Letter to Jennifer Saunders

with one glance

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I just arrived home from your evening at the Brisbane Powerhouse. I had to try and keep these thoughts in my head whilst I was driving and not let them disappear into the Procrastination wonderland.

Thanks for naming Procrastination a syndrome.

Thanks for making your way to Brisbane whilst everyone else around here is all agog and giddy with the Wills and Kate visit. You are practically royalty anyway, your accent is a bit posh so that’s close enough, plus you said you’d met Madonna.

Thanks for making my formative years in regional Queensland bearable by making me laugh and laugh. Ab Fab was a revelation. You and Pats were like nothing we’d ever seen before. We did so love the boys in The Young Ones, but they were so dirty I always felt the need to thoroughly wash my hands after watching.

Thanks for putting the word ‘Darling’ into…

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Bonkers but brilliant

Bonkers (Jennifer Saunders)

Brisbane Powerhouse, Powerhouse Theatre

April 22

Jennifer Saunders’ life has been one of little planning, hence the title of the autobiography “Bonkers” that is the focus of her sold out Brisbane event. The show, part of Brisbane Powerhouse’s Ideas series, is hosted by The Courier Mail’s Phil Brown, which works well, given the star’s preference for performing as part of a double act.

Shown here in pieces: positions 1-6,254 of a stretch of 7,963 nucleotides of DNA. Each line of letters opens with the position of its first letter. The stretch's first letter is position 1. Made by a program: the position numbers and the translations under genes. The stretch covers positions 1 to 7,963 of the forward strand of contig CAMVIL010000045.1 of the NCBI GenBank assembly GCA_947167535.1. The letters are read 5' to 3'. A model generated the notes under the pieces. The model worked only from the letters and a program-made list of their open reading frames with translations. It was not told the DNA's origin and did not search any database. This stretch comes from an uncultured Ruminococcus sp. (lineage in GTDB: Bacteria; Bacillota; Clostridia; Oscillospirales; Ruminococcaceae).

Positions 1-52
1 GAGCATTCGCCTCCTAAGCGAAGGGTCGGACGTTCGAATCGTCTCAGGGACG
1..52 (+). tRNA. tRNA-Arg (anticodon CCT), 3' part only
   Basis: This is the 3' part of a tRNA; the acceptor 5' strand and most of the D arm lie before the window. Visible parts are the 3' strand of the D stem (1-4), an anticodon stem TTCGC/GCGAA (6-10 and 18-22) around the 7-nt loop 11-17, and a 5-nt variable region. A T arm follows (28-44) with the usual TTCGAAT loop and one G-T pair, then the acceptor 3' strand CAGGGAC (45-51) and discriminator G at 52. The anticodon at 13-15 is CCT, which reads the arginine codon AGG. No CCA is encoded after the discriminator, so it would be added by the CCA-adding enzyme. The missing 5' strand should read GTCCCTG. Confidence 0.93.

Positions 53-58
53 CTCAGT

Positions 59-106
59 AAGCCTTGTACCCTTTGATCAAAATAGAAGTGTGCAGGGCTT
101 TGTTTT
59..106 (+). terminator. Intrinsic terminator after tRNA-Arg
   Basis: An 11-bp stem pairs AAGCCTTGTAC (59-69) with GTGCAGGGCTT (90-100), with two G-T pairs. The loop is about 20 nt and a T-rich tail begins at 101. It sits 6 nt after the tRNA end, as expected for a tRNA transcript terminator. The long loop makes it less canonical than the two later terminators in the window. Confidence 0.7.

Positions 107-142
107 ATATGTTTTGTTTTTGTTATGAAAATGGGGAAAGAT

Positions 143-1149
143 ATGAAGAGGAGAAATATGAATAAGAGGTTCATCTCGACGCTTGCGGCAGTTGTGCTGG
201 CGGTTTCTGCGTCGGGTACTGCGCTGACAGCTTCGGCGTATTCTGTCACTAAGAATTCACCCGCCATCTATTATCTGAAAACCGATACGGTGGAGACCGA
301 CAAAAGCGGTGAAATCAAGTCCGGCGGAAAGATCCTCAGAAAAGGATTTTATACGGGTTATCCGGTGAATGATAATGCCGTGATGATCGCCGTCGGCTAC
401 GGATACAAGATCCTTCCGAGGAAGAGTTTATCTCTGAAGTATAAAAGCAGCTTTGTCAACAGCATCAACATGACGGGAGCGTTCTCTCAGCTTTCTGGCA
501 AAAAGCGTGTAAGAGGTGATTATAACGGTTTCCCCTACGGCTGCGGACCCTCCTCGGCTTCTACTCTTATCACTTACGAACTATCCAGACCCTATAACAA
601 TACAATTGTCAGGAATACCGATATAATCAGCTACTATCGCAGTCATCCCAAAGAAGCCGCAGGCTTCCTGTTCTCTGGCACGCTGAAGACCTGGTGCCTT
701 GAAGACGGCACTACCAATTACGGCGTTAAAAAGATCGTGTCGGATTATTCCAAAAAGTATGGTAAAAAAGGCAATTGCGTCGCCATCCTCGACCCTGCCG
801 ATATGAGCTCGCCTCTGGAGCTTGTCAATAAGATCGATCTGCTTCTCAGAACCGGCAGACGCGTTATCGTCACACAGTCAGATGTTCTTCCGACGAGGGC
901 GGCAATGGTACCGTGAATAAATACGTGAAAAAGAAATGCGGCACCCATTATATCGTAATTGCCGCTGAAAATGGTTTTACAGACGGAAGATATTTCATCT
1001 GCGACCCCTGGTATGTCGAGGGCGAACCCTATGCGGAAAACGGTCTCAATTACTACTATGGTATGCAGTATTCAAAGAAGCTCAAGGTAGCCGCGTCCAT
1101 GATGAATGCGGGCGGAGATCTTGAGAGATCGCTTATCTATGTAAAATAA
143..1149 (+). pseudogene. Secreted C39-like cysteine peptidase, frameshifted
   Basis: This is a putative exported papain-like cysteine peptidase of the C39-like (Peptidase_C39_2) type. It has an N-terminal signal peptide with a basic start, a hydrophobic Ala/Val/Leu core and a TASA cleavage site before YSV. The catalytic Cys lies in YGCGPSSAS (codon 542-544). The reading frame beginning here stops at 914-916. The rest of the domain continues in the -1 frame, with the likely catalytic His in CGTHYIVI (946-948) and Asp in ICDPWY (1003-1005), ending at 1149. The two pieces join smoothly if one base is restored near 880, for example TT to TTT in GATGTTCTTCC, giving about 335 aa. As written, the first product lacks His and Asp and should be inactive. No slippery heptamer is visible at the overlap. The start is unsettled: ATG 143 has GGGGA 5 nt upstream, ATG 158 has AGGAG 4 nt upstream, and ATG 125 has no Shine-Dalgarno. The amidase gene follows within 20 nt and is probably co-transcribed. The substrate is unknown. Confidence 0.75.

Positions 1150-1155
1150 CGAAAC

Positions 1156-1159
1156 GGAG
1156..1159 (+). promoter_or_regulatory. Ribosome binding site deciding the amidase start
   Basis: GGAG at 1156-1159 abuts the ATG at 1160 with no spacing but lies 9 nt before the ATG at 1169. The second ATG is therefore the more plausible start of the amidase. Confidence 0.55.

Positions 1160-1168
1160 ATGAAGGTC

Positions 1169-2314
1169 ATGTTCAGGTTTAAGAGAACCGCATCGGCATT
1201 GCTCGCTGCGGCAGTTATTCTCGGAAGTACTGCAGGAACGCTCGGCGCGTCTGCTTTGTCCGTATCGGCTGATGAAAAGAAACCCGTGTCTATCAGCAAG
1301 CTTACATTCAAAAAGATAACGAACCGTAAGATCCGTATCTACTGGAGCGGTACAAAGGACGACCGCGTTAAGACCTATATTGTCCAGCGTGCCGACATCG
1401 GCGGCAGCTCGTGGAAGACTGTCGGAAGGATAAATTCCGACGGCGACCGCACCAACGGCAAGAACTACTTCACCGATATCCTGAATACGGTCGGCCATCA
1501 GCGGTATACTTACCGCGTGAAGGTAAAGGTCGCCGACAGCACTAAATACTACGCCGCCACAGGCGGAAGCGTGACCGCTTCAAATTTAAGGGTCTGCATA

Bonkers (1)

During the conversation, Saunders reflects on her childhood, complete with a slideshow of not-so-happy snaps (so termed due to her series of serious faces), contemplation of a career as a dental nurse, her gap year in Italy, university years friendship and collaboration with Dawn French, and marriage to Adrian Edmondson (Vyvyan of “The Young Ones” fame). It appears, she is really quite self-deprecatingly normal, which is what characterises her story. It’s not about celebrity tales and name dropping (although has met Cher and Madonna), but rather friendships, family (including her joy at being a grandmother) and human failings such as chronic procrastination.

Saunders’ comic creations also feature, and there are moments when her animated huffiness at having a gap year and wonder at the appeal of Kate and Prince George, that channel Bolly-swilling Edina of “Absolutely Fabulous”. Plus, she does a fantastic Patsy impression.

Jennifer Sauders is a woman of wit, which is seen in her wonderful one-lines, particularly in response to the audience question section of the show. The evening is a laugh-out-loud exploration of her mostly happy life of friendships, family and career, but also with the reality of having to deal with cancer. And though she doesn’t delve into her experience with the big C in the same depth as in her autobiography, it is clear that her intent is to encourage people to feel less afraid of the disease.

Although the majority of Saunders’ on-stage reflections feature in the book, there is nothing like hearing then brought to life with her comic stylings. Plus there is the opportunity for post-show book signing and conversation with a woman who is, let’s face it, just a yellow dress and a baby away from being royalty. Bring on Ab Fab the movie for dentistry’s loss is definitely comedy’s gain.

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